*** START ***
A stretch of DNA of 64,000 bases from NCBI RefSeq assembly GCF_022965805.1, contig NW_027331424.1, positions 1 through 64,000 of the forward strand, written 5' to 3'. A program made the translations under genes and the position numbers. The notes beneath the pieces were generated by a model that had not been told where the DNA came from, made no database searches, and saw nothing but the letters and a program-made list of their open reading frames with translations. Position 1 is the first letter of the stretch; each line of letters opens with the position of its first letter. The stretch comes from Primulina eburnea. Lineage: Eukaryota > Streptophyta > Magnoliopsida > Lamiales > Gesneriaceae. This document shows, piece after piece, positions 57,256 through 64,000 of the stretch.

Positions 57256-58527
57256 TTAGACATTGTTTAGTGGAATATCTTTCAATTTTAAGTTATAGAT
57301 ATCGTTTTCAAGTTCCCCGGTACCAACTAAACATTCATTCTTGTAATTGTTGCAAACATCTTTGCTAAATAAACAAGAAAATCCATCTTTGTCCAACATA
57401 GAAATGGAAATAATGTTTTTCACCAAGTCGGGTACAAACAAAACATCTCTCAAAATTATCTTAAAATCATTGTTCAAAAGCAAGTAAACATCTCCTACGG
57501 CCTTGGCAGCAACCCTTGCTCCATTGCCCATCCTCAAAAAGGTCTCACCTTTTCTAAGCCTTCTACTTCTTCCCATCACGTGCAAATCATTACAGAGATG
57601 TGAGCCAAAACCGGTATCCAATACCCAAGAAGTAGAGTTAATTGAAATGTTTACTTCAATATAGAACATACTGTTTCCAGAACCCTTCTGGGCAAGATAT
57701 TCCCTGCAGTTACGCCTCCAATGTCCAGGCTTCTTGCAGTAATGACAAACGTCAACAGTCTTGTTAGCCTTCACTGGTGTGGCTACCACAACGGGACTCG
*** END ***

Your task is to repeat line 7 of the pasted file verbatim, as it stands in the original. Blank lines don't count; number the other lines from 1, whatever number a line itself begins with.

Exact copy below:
57601 TGAGCCAAAACCGGTATCCAATACCCAAGAAGTAGAGTTAATTGAAATGTTTACTTCAATATAGAACATACTGTTTCCAGAACCCTTCTGGGCAAGATAT